BARONESS Glenys Kinnock today (Weds June 1) urged North-East women to vote to remain in Europe as she met international development and women’s campaigners in the region.

The life peer, who served as Minister for Europe as well as Foreign Office Minister for Africa and the United Nations, spoke at a meeting hosted by Durham’s MP Dr Roberta Blackman-Woods at the city’s St Aidan’s College.

During her speech, she referred to her experience as co-President of the European Parliament’s influential EU-Africa, Caribbean, Pacific Joint Parliamentary Assembly.

Baroness Kinnock said: “The European Union has a hidden but vital role coordinating the fight against poverty and disease by promoting international development as well as human rights around the world – especially to support gender equality.

“The improvements it has achieved reducing mortality in childbirth, increasing female property rights, and tackling violence against women across the developing world are an EU success story that needs to promoted and protected so it was inspiring to see campaigners in Durham making it a priority too.”

Dr Blackman-Woods said: “I have been talking to a number of people in Durham on how they are going to vote and a number want more information.

“Having Glenys here today is wonderful. It is part of the focus of the Remain campaign to highlight the huge boost to out economy that comes from companies like Nissan and Hitachi investing here.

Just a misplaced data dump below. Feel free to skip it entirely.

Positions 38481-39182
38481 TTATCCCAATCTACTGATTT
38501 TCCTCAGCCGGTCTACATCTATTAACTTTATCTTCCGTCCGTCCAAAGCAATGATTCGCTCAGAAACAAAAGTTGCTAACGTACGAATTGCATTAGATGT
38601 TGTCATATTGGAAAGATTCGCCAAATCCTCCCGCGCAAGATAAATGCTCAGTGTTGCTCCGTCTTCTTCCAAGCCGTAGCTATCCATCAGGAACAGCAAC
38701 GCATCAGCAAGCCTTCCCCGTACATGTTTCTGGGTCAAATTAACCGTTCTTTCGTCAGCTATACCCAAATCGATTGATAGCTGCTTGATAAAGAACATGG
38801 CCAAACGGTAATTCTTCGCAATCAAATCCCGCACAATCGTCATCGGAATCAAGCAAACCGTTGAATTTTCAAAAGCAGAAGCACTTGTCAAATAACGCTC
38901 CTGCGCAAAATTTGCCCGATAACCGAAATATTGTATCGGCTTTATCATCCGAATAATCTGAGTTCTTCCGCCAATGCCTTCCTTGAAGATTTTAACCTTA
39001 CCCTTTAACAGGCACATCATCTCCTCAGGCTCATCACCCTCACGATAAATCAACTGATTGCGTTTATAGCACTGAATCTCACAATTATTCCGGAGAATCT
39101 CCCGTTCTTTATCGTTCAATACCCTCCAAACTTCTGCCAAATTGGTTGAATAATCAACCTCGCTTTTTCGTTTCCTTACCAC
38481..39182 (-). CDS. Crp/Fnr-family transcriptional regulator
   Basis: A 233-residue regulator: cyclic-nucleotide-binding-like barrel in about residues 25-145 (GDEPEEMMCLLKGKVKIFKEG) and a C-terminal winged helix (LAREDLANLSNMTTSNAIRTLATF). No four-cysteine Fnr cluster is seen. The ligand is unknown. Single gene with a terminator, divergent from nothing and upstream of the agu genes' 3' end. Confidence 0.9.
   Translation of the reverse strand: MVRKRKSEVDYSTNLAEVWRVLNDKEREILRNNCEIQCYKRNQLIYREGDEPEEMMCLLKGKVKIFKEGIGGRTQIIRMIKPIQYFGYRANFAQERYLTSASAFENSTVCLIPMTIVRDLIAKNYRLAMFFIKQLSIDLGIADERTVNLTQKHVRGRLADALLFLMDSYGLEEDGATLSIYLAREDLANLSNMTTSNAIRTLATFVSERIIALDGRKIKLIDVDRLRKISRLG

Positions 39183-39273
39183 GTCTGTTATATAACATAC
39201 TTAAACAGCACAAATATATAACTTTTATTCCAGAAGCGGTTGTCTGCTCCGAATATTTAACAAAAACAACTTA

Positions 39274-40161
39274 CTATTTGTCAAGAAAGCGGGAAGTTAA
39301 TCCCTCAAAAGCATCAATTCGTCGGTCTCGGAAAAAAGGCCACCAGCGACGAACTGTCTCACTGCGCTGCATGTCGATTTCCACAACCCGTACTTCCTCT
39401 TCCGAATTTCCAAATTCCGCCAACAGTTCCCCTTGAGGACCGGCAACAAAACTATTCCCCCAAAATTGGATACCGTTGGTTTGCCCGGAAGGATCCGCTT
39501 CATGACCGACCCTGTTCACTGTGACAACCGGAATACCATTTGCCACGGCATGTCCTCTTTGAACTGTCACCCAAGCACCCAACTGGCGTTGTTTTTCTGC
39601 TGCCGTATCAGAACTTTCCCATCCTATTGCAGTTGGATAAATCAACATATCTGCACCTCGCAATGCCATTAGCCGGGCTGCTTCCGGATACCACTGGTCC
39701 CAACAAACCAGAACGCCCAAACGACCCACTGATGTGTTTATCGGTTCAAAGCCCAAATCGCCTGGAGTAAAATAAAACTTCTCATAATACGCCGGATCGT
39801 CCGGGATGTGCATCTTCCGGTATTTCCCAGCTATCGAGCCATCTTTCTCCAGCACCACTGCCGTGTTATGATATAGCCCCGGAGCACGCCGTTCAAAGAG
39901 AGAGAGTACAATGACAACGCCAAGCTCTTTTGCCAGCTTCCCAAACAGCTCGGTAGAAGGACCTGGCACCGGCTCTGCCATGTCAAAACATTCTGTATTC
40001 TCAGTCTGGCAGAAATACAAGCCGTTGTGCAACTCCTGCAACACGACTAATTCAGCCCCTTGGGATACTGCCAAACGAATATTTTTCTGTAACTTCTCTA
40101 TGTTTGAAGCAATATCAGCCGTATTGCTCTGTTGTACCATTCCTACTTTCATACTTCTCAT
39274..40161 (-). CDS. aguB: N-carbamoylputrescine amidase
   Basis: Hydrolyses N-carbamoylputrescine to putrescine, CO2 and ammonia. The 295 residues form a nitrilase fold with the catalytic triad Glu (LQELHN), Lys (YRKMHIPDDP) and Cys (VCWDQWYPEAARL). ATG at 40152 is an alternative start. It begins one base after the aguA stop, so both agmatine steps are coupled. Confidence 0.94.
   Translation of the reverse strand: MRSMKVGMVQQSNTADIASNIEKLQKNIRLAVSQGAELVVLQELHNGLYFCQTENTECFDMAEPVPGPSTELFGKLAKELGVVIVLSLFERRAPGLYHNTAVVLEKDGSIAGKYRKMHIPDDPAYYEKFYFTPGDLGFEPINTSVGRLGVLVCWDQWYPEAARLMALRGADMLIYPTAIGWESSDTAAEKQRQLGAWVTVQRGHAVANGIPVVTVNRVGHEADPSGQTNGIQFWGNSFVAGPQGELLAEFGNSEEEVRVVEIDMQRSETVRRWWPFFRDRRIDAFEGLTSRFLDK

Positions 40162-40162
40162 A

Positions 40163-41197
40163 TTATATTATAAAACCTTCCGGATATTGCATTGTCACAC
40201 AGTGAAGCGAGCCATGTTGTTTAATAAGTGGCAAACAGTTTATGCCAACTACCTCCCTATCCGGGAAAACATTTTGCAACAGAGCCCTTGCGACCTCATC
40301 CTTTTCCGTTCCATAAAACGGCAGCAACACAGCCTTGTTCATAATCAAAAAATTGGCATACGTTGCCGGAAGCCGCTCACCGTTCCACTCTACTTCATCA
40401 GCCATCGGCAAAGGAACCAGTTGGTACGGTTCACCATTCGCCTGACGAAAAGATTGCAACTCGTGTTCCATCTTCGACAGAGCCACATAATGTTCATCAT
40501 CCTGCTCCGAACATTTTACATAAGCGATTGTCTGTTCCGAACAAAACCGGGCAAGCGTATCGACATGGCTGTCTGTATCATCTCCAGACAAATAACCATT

"The region is a net gainer from Europe not only in financial terms but by improvements to our environment and better consumer and workers’ rights.

"Anyone who cares about the future of the region should vote remain.”

Meanwhile, dozens of people from the North East LGBT community have called for voters to back staying in Europe at the June 23 EU Referendum.

Stephen Stanners, chairman of LGBT Labour North, said: “The EU has played an important part in ensuring LGBT rights are promoted in all member states.

“It has protections in place to ensure that people are not discriminated against in the workplace based on their sexual orientation or gender identity.

“Being a member of the EU has been vital in the progression of LGBT rights here in the UK and elsewhere, though there is still more to be done.”